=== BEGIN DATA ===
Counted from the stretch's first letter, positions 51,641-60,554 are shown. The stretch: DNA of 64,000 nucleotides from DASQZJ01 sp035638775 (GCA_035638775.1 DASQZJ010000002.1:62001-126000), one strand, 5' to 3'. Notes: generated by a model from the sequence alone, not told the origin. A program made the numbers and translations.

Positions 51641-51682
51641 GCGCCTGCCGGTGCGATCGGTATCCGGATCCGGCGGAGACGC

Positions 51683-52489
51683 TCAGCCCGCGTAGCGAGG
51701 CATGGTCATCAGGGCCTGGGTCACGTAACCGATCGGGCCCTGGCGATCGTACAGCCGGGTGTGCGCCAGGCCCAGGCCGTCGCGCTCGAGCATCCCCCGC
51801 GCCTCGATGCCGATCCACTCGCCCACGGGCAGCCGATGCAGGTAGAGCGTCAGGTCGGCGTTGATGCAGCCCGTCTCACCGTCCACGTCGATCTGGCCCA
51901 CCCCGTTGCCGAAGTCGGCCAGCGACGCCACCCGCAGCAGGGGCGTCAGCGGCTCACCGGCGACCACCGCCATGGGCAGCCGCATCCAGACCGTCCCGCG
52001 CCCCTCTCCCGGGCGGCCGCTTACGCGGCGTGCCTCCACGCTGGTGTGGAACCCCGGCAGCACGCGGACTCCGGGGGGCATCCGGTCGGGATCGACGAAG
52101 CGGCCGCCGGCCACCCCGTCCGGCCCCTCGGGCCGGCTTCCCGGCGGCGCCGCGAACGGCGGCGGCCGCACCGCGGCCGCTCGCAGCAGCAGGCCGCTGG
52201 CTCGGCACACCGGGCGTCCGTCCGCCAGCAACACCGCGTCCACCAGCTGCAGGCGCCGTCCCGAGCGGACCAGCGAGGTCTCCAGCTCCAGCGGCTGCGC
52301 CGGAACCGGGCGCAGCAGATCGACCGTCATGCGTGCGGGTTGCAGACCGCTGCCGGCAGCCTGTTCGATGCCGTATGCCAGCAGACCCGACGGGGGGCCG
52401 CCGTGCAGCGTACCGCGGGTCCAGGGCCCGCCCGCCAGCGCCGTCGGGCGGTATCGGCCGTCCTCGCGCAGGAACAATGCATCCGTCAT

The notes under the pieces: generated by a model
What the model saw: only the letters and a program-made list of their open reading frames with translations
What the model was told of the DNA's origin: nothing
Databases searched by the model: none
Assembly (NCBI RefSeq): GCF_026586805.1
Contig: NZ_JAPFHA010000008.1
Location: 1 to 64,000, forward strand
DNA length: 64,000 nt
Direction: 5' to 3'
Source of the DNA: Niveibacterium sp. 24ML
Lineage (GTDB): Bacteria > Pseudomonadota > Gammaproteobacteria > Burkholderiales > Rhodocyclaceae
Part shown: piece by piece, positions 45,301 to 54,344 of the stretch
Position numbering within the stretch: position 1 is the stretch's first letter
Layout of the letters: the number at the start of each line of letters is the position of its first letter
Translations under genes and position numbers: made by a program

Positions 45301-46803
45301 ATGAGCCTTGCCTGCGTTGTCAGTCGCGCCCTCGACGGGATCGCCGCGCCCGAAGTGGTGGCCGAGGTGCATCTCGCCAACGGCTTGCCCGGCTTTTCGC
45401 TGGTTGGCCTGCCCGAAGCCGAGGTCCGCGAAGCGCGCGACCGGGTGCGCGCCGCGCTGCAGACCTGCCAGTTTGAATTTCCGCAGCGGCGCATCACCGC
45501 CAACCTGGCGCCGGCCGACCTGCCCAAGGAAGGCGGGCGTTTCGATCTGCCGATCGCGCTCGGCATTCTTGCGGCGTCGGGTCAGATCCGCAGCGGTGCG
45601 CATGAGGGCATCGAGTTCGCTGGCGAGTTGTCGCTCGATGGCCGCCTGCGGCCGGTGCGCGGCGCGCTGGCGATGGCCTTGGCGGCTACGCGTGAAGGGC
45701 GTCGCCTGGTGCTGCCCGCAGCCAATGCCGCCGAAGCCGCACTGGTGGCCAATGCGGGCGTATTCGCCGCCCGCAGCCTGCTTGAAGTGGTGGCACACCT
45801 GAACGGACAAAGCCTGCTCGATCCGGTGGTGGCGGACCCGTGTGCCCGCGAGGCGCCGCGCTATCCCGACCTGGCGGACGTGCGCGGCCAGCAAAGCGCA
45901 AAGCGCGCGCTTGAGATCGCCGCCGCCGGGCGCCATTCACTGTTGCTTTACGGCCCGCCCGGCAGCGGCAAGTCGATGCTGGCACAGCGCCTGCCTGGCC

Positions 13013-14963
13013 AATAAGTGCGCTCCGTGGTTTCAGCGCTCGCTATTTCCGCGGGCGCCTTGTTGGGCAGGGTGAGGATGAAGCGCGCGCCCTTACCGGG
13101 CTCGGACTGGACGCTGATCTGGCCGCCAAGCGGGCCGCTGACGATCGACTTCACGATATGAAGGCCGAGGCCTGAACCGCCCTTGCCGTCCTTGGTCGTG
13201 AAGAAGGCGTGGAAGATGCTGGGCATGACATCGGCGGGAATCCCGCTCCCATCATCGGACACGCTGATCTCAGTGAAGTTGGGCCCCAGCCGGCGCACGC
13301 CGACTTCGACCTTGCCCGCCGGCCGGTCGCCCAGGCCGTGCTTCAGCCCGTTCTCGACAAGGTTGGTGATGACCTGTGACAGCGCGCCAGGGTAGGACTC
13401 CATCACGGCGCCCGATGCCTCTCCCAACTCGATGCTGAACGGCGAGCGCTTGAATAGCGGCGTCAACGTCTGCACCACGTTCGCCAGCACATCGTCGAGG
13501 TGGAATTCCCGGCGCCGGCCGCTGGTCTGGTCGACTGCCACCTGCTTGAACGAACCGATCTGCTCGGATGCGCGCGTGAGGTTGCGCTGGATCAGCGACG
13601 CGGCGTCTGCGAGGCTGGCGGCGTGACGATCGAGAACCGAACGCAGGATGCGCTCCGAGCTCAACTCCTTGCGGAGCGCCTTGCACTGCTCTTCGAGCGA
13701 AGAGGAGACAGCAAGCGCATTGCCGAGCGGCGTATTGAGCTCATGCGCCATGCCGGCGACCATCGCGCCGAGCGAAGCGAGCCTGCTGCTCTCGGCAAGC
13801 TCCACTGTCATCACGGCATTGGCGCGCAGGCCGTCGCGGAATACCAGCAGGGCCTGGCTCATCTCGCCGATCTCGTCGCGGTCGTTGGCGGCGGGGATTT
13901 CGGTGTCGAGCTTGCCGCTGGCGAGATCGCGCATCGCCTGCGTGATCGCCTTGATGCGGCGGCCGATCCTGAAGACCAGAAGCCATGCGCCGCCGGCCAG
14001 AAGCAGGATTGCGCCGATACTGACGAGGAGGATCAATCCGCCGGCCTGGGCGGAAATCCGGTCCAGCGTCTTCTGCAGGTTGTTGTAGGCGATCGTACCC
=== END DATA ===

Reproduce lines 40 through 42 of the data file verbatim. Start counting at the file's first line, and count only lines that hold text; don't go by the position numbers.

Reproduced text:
13201 AAGAAGGCGTGGAAGATGCTGGGCATGACATCGGCGGGAATCCCGCTCCCATCATCGGACACGCTGATCTCAGTGAAGTTGGGCCCCAGCCGGCGCACGC
13301 CGACTTCGACCTTGCCCGCCGGCCGGTCGCCCAGGCCGTGCTTCAGCCCGTTCTCGACAAGGTTGGTGATGACCTGTGACAGCGCGCCAGGGTAGGACTC
13401 CATCACGGCGCCCGATGCCTCTCCCAACTCGATGCTGAACGGCGAGCGCTTGAATAGCGGCGTCAACGTCTGCACCACGTTCGCCAGCACATCGTCGAGG